Ajahn Vayama : 30 Years As A Nun : Special Edition

VENERABLE AJAHN VAYAMA: her years in Sri Lanka and thereafter
by Nanda Pethiyagoda Wanasundera

Parappaduwa Nuns’ Island 1984. Ayya Vayama Bhikkhuni as an anagarika, seated on the left. Ayya Khema, is seated second on the right.

                        Venerable Ajahn Vayama when in her teens developed an interest in Buddhism through wide reading. Completing her university education in Sydney in social sciences, she chose a career of social service. But the desire to know more about Buddhism grew stronger so she came to Sri Lanka as a tourist in 1977. She met Ven Nyanaponika who was resident in the Forest Hermitage in Udawattakele, Kandy. He advised her to read more and study the religion. She did that on her return under teachers in Australia. In 1984, she was back in Sir Lanka, but this time to spend an entire three months at Nuns’ Island, Parappaduwa, under the tutelage of Ayya Khema, a German nun who started this island nunnery on the southwestern coast of Sri Lanka. The young woman returned to Australia to almost immediately come back to Sri Lanka with the firm conviction her life had to be one of renunciation; in robes. She was ordained a ten preceptor in Parappuduwa in 1985 and was Ayya Khema’s assistant and helper. It was then that we met her and were immediately struck by her composure and her manner of meditating. Tall as she is, Ayya Vayama would sit ramrod straight but look completely relaxed and remain thus for one hour, two hours, with no shifting of position.

                        An anecdote is relevant here. Just before she left Sri Lanka for good, Ayya Vayama invited three of her friends/supporters (me included) to visit Anuradhapura and Polonnaruwa, on a three day stay. These are two of the most ancient capital cities of Ceylon when kings ruled our country (377 B C – 1017 A D; 1017 -1235 A D). Anuradhapura is particularly a place of sacred veneration since in it grows the oldest tree in recorded history – the sacred bo tree. A sapling from the bodhi tree under which Prince Siddhartha Gautama attained enlightenment was brought over by Sanghamitta Theri, daughter of Emperor Asoka (304-232 BC) and sister of Thera Mahinda who introduced Buddhism to the Island during the reign of King Devanampiyatissa (250-210 B C). On our second day in Anuradhapura, early that morning, we went to Ruwanveliseya – a huge dagoba built by the best known king of the land – King Dutugemunu (161 -137 B C), to sit quietly in reflection, if not meditation. We sat apart. Imagine my surprise when I heard two lots of pilgrims comment on a statue that had not been there the last time they visited. I was amused, I must admit, since the statue they were referring to was Ayya Vayama seated deep in meditation in the stillness of the early morning in that hallowed place.

                        After two years in Parappuduwa, Ayya Vayama moved with a Sinhalese ten preceptor in robes, to a place in Dickwella which soon became a centre for meditation and Dhamma discussion. After 1 ½ years they moved to Ambalangoda where they lived for five years fully engaged in Dhamma work. Ayya Khema had returned to Germany and those of us who were on the Nuns’ Island Committee persuaded the two of them to return to Parappuduwa, which they did reluctantly, feeling committed to their supporters in Ambalangoda. Nuns’ Island flourished again, but Ayya Vayama who bore the brunt of keeping the trees in check, the boat engine serviced, the water pumps working, found her time for meditation eaten into. She decided to move on and went to the London Monastery – Amaravati – at the invitation of Ven. Ajahn Sumedho. She lived happy and successful in her religious commitment for a year, when she was delegated to accompany a nun returning for a visit to Australia.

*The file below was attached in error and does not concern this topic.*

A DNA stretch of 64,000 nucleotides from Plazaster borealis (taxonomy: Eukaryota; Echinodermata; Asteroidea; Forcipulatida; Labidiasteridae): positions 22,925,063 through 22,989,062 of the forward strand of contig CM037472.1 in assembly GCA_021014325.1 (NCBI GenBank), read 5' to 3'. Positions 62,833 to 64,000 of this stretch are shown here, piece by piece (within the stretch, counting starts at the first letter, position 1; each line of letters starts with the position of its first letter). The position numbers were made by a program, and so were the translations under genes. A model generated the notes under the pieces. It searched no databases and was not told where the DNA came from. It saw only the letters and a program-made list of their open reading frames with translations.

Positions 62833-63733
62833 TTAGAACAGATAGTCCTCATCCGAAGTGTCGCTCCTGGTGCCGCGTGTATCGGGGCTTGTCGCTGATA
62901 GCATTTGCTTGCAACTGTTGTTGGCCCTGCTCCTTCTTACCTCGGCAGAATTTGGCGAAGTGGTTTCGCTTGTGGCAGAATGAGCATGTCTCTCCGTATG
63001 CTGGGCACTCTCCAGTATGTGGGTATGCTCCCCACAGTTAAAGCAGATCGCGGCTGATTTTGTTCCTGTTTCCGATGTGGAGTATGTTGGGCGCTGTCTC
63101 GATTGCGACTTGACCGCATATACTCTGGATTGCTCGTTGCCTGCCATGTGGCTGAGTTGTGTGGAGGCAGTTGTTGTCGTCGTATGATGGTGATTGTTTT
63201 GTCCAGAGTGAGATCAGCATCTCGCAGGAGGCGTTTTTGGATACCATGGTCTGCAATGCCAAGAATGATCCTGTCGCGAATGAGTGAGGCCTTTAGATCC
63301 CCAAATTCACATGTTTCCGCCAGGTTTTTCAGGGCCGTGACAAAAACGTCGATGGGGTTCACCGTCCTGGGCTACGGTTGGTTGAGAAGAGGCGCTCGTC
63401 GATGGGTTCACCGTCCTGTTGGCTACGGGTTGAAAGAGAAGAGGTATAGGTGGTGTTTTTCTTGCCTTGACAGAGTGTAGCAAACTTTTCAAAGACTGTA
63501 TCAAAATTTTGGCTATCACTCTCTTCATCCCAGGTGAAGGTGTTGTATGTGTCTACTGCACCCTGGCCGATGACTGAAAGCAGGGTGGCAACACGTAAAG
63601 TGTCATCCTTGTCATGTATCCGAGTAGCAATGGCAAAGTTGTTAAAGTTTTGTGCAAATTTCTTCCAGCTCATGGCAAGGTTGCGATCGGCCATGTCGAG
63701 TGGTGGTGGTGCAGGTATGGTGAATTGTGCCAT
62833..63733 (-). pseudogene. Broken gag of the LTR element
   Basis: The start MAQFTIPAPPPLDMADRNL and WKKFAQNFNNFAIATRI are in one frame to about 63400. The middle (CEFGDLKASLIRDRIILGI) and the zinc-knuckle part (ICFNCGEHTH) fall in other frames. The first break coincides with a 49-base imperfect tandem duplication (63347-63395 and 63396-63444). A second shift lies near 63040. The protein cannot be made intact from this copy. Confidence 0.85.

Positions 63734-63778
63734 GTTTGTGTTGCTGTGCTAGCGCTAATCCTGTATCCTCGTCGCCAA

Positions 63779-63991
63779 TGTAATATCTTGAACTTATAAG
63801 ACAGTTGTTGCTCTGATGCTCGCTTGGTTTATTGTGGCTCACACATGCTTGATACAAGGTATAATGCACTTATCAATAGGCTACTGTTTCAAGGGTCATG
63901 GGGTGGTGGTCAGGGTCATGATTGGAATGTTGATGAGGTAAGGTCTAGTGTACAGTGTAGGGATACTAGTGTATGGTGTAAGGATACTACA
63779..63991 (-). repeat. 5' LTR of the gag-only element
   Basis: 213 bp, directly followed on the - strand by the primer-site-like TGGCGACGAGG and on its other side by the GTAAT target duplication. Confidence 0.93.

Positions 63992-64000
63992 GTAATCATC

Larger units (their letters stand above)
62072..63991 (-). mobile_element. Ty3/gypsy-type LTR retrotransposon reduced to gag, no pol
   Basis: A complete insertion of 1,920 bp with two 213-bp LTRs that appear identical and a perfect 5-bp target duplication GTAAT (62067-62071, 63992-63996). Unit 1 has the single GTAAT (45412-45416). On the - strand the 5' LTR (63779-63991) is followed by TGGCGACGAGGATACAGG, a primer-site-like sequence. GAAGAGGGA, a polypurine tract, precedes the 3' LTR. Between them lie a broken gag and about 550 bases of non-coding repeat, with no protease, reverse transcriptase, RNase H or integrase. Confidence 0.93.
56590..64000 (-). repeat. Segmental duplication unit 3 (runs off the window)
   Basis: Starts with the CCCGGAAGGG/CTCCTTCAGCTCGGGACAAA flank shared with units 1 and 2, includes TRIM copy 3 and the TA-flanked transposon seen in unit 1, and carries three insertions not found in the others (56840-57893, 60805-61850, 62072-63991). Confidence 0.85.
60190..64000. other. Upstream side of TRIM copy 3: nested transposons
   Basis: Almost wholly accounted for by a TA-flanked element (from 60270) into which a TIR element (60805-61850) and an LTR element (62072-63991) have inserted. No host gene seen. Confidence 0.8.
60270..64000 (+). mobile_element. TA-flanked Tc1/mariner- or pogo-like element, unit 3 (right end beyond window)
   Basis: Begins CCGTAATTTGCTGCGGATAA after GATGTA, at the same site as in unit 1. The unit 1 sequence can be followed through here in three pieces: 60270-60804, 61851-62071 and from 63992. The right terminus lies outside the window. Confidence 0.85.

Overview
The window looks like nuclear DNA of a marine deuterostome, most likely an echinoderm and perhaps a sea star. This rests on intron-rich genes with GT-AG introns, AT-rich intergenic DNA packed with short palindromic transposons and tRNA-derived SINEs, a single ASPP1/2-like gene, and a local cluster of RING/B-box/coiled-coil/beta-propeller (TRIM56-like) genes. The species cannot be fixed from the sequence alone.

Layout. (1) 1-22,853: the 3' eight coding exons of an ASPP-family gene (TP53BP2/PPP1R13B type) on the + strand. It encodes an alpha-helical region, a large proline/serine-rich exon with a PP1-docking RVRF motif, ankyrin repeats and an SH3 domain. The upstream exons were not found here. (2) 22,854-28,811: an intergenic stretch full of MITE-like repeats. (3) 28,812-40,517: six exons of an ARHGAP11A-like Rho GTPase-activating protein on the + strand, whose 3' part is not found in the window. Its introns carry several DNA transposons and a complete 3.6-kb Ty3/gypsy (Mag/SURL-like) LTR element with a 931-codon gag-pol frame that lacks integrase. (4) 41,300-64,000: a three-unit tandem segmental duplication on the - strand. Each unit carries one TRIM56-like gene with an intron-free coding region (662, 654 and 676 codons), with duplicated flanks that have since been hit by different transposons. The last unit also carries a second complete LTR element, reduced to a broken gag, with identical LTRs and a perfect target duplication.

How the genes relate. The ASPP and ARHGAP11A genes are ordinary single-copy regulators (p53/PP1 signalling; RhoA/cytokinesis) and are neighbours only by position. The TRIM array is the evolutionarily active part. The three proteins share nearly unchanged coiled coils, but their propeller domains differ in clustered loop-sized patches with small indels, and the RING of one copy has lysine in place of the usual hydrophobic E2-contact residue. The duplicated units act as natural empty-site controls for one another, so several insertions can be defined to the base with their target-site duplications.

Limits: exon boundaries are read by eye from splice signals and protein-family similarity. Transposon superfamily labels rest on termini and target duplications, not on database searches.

Her return to Australia

                        While back in her home city, Sydney, she received an invitation, more a summons by Ajahn Brahmavamso, on behalf of the Buddhist Society of Western Australia, to pioneer a nuns’ retreat in Perth. This was a major step to take, a huge responsibility to assume, a burdensome task to agree to, but she faced the challenge of setting up Dhammasara Nuns Monastery in 1998 because she desired to set up a place for nuns to train and practice in Australia. Just then a businessman, who wished to remain anonymous, donated to the Society 500 acres of bush about 100 km north east of Perth. It was said he had bought and gifted the land to the Buddhist Society of Western Australia as his wife had just had a baby girl. “What if she wants one day to be Buddhist nun?” had been the prompting thought in his mind.

                        Ayya Vayama took on a monstrous challenge – supervising the building of a nuns’ retreat within a huge expanse of remote bush land, living alone in it originally and then training and ordaining others desirous of leading a life of renunciation. She lived in a caravan and had a tent for a dana sala. Support there was in plenty but she lived alone on the 500 acres for about two years. “How could you?” I asked. “Weren’t you afraid and lonely?”

“How could I be?” was her reply. “I had the Dhamma with me and in me.”